The Peabody, two blocks from Beale Street, is filled with luxurious spaces that include both the accommodations and the public areas. A tour of the hotel includes a number of significantly historic areas. Elvis attended his 1953 Junior-Senior Humes High School prom in the Continental Ballroom. The beautifully appointed Smoking Room is not only where men retired after dinner to smoke, but also where they were given their dinner check because it was never presented in front of your party. The Memorabilia Room is not to be missed because it is filled with tangible objects that tell the hotel’s story and notably the Peabody was the site of field-recordings by record companies. Scouts would hold open calls for local bluesmen in hotel rooms. A number of these musicians would go on to fame. No trip to Memphis is complete without a visit to the venerable Peabody.


Arguably Memphis most famous trail is the Memphis Blues Trail located along Highway 61. There are 29 sites that represent the best in American music.


Graceland, a 13.8-acre National Historic Landmark, was Elvis’ home from 1957 until his death in 1977. The 23-room mansion was purchased for a little over $100,000. Lisa Marie Presley inherited the estate and sold 85 percent of it, excluding the mansion and artifacts, in 2005. The mansion is the third most visited private residence in the country and audio tours are offered in nine languages and tickets can be purchased online.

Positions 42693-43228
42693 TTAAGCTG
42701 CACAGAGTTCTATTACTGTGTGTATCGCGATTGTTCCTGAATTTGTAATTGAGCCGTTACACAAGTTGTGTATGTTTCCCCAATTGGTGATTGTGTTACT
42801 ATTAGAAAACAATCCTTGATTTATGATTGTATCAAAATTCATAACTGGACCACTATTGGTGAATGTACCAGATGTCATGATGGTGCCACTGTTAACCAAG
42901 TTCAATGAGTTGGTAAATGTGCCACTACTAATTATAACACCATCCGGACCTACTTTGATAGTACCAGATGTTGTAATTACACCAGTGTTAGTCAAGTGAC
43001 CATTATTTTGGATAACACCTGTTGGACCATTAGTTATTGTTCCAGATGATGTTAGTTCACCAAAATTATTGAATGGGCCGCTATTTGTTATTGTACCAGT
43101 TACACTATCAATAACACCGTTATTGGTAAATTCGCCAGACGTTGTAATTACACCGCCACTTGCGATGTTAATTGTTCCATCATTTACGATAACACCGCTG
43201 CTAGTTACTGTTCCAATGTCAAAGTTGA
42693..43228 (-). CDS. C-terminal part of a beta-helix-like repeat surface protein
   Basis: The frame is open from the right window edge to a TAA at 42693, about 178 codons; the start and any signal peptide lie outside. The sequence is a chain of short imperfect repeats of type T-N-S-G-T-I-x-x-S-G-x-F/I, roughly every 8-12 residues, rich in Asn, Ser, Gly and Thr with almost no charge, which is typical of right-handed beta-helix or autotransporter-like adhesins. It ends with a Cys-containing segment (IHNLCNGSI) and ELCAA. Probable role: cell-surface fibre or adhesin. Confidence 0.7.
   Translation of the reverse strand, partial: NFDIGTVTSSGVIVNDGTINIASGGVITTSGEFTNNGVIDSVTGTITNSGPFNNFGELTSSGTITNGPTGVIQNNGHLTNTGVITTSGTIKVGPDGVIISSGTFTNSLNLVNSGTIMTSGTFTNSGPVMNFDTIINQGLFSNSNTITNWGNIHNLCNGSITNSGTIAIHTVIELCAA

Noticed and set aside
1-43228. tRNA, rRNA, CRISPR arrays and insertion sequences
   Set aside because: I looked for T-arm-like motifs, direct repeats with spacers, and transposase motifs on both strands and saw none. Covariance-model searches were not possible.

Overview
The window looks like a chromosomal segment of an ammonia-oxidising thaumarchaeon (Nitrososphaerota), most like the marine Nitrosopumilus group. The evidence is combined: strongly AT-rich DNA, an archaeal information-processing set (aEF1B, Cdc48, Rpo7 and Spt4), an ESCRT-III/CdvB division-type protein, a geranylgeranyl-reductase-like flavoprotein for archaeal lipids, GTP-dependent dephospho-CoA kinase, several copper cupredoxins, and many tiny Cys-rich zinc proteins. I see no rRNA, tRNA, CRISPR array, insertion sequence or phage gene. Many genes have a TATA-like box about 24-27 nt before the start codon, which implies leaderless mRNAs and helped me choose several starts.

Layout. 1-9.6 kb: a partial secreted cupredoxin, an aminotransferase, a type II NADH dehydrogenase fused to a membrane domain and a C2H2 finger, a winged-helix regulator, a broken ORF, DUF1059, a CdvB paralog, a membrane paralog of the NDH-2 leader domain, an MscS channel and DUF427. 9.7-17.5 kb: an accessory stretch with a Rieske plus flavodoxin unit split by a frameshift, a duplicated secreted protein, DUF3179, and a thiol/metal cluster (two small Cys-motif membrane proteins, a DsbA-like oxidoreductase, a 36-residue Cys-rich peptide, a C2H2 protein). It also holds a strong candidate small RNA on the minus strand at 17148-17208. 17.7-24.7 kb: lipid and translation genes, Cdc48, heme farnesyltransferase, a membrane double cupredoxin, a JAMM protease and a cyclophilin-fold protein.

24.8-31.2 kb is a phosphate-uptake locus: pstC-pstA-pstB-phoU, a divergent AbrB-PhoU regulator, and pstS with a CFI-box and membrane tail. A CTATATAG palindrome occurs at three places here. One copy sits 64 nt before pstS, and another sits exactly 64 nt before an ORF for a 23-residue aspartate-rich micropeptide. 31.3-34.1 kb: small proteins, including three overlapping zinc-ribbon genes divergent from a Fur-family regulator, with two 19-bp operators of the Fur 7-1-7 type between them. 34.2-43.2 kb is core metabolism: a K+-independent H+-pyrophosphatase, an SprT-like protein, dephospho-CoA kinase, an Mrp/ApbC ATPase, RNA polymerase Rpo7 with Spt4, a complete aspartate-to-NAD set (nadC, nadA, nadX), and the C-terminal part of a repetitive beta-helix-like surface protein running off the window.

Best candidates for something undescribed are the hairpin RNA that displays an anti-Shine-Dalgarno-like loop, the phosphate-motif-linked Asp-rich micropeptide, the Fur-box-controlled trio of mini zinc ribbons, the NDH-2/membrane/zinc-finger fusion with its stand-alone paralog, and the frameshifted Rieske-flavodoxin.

The complex is open daily and encompasses four restaurants, seven attractions, Heartbreak Hotel and a number of shops. Highlights of a tour are the Lisa Marie and Hound Dog II Jets, the Mansion, the Automobile Museum and the “Sincerely Elvis” exhibit. This exhibit features performers, including Bob Dylan, Wilson Pickett, Sam Cooke and James Brown, who either influenced or were influenced by Elvis. Visitors also have the opportunity to marry or renew their vows in Graceland’s Chapel in the Woods.


Continuing on the Elvis portion of the music trail a must stop is the Arcade Restaurant. The restaurant, dating from 1919, is the city’s oldest. The Greek revival building was to have seven levels but the depression hit prior to completion. The food, originally cooked on potbelly stoves, is award winning and the restaurant has been featured on the Food Network, The Travel Channel and CNN.


The Arcade has been used in such movies as “The Firm,” “Great Balls of Fire,” “Walk the Line,” and “The Client.” Elvis ate here often, always entering by the back door, sitting in a back booth facing a mirror in the rear. The booth has been preserved and provides a great photo op.


In 1977 Congress designated Beale Street as the official Home of the Blues. The street boasts nearly 30 music, dining and retail establishments and a vibe that is unduplicated anywhere else. When a predominately black district, Beale Street housed the largest venue for black entertainment in the South, the Palace Theater.


Anchored by statues of Elvis and WC Handy, linked by the Beale Street Walk of Fame, you can’t help but have a good time.